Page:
Exiliar de la memoria (Exiled from memory)

by Jaqueline Avila

"For the men who will never be children. For the children who search for their father. For the parents who no longer know their children. For my future children I can finally dream about."
- Bernard Bellefroid (final dedication of the Regatta)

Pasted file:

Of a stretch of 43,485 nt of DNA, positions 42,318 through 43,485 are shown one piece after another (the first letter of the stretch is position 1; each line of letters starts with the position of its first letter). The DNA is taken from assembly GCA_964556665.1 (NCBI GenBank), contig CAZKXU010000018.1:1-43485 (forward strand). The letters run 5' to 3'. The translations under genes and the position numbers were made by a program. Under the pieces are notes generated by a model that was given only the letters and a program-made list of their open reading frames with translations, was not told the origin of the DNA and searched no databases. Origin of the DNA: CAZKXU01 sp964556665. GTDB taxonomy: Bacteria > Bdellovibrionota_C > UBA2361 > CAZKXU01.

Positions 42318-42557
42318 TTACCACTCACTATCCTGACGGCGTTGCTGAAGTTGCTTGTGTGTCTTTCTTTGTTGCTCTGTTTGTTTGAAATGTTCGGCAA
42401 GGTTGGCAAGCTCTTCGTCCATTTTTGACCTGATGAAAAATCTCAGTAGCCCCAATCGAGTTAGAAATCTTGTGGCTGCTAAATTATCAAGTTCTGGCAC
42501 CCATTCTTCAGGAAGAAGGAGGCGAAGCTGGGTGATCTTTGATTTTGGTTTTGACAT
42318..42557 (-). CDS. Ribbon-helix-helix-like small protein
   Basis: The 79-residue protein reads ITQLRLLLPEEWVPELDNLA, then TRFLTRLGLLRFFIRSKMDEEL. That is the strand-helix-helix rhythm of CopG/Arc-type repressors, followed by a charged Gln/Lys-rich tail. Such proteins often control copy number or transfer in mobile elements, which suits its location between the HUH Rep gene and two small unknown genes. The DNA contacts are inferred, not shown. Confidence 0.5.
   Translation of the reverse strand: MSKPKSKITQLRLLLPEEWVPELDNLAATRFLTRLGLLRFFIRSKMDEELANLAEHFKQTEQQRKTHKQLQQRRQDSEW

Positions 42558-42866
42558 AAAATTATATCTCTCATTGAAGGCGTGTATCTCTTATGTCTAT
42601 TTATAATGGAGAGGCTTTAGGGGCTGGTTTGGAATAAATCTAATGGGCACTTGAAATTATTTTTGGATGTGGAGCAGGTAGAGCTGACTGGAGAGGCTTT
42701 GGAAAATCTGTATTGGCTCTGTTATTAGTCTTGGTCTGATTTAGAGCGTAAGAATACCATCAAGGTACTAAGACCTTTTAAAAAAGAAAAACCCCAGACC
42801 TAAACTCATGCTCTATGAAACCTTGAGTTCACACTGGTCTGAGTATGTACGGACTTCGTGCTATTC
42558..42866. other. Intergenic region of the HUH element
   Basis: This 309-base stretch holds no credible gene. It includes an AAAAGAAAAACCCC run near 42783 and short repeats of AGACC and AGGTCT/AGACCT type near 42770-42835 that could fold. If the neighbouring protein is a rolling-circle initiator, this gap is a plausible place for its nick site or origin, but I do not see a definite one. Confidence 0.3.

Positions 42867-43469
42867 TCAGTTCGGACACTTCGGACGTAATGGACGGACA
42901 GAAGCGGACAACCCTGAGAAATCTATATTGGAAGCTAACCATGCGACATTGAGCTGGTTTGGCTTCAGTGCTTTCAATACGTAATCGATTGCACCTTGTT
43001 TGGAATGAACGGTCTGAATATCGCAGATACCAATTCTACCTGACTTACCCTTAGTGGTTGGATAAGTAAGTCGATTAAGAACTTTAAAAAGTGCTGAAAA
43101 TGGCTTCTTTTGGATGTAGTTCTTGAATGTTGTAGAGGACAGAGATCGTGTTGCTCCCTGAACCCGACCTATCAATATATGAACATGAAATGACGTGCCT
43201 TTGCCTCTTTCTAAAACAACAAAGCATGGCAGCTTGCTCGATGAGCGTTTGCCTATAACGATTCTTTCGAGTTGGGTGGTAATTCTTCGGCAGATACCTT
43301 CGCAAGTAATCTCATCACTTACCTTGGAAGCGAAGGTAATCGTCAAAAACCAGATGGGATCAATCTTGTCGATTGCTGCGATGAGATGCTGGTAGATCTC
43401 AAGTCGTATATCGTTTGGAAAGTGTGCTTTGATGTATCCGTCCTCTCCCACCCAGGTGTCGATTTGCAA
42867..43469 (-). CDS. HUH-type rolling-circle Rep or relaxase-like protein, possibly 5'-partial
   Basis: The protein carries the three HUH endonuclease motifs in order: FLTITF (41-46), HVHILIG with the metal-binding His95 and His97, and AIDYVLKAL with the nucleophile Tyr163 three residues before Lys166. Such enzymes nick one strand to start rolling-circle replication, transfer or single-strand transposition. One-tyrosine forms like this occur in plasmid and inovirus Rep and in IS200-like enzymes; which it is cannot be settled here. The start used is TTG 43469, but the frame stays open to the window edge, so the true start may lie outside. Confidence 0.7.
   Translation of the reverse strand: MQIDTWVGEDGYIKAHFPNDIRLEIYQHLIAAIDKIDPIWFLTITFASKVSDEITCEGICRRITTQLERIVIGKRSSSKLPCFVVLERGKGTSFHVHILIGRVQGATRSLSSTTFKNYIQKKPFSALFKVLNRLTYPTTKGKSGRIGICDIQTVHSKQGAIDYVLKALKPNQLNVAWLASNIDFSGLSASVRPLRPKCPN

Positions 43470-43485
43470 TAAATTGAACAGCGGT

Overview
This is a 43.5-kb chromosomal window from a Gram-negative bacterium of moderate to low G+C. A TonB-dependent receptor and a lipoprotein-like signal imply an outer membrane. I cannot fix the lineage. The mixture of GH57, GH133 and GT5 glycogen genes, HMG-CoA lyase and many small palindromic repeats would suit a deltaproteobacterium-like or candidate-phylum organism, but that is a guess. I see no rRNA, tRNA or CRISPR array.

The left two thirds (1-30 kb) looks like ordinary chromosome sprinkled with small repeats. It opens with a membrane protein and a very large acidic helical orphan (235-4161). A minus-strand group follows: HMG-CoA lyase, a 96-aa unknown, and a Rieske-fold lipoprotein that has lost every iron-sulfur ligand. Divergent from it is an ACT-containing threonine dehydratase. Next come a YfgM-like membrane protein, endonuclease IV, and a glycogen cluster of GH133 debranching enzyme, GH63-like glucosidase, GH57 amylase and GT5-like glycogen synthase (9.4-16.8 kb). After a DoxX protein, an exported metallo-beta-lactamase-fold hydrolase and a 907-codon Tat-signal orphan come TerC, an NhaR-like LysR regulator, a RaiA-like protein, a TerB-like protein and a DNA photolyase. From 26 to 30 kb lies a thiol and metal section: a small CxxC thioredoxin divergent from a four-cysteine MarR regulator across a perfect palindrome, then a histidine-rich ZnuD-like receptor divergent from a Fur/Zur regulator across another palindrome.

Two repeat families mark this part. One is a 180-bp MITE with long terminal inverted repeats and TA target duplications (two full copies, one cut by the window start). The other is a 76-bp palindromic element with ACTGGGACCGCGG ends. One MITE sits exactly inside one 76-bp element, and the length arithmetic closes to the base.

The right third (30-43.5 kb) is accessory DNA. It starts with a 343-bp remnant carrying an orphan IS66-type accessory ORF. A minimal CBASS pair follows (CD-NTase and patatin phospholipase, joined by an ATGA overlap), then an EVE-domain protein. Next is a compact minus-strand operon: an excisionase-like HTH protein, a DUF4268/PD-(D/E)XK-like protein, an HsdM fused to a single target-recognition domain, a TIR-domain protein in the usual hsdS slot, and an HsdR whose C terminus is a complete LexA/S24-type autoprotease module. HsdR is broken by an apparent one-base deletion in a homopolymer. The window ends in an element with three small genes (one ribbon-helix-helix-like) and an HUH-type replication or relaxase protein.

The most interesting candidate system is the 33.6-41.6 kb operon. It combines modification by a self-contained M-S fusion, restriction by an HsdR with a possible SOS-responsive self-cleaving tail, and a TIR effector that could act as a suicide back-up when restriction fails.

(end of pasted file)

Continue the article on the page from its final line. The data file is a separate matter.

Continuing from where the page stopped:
Tiempo suspendido (Suspended Time), the documentary by the director of Argentine origin who settled in Mexico, Natalia Bruschtein, reflects faithfulness to memory, the reconstruction of what has been experienced, and how telling about something ends in adulterating it, in blurring its pain, in forgetting it. It is based on the story of Laura Bonaparte, her grandmother, who evokes a dual struggle with her life: to oppose the forgetfulness of historical justice, to be an active element in the struggle of the Madres de Plaza de Mayo (Mothers of Plaza de Mayo) and of her own children, who disappeared in military-led Argentina of the 70's and whose only anchor with the present is, precisely, the fact of being remembered by their mother. Bruchstein is at once narrator and incidental protagonist of the pieces of memory that her documentary brings to the present with a story that feels more empathic and lively than maudlin or overwhelmingly dramatic. Natalia's debut is a heartfelt tribute to her grandmother, diagnosed with senile dementia, and at the same time manages to chronicle the times with newspaper readings, thoughts, her protagonist's poetically-made testimonies—perhaps based on the facility Argentines have for writing—and of archive material like family photographs or excerpts from a documentary about the cause of the Mothers of Plaza de Mayo, that Argentine "History" that is woven from individual dramas. Bonaparte's tragedy: three of her four children "disappeared" between 1975 and 1983, three State Crimes to which she dedicated her mind, efforts, struggles and memory, in which they came together over the decades and which, perhaps by their own accord, are allowed to leave drop by drop as dementia takes control of her mind and clouds everything, making it all disappear. Bruchstein's approach to her grandmother's story, into which she successfully fits her own reflective concerns about memory, brings to mind, on the one hand, the honest and compassionate tone of Alan Berliner's First Cousin Once Removed, the documentary x-ray about the deterioration of the poet Edward Honig and his memory due to Alzheimer's disease, and also the emotionality of a personal narrative, emerging from the filmmaker's more direct environment: her own family, like that of David Sieveking's Vergiss mein nicht, fashioned by the German producer from the exposure of her own mother’s loss of memory. Bruchstein's directorial debut takes it a step further, however, and projects the ambition of the director herself, who precisely and almost metalinguistically underpins meditations on memory with the extraction of her grandmother's "I can't remember" (simulated, perhaps fictitious, which may even be contradictory to the documentary format of the film); questions, pictures that are put before the eyes of the octogenarian, confronting the perhaps self-imposed oblivion that was once cause for combat, monstrous worship of the facts in their repetition to demand justice, today a historical, cinematographic account. The relentless candor of Tiempo suspendido (Time suspended) demands a rethinking of memory, that which many times cannot be explained, that cannot be grasped, which does not have a way of being and that leaves a feeling that, at times, existence is anchored in unfinished memories.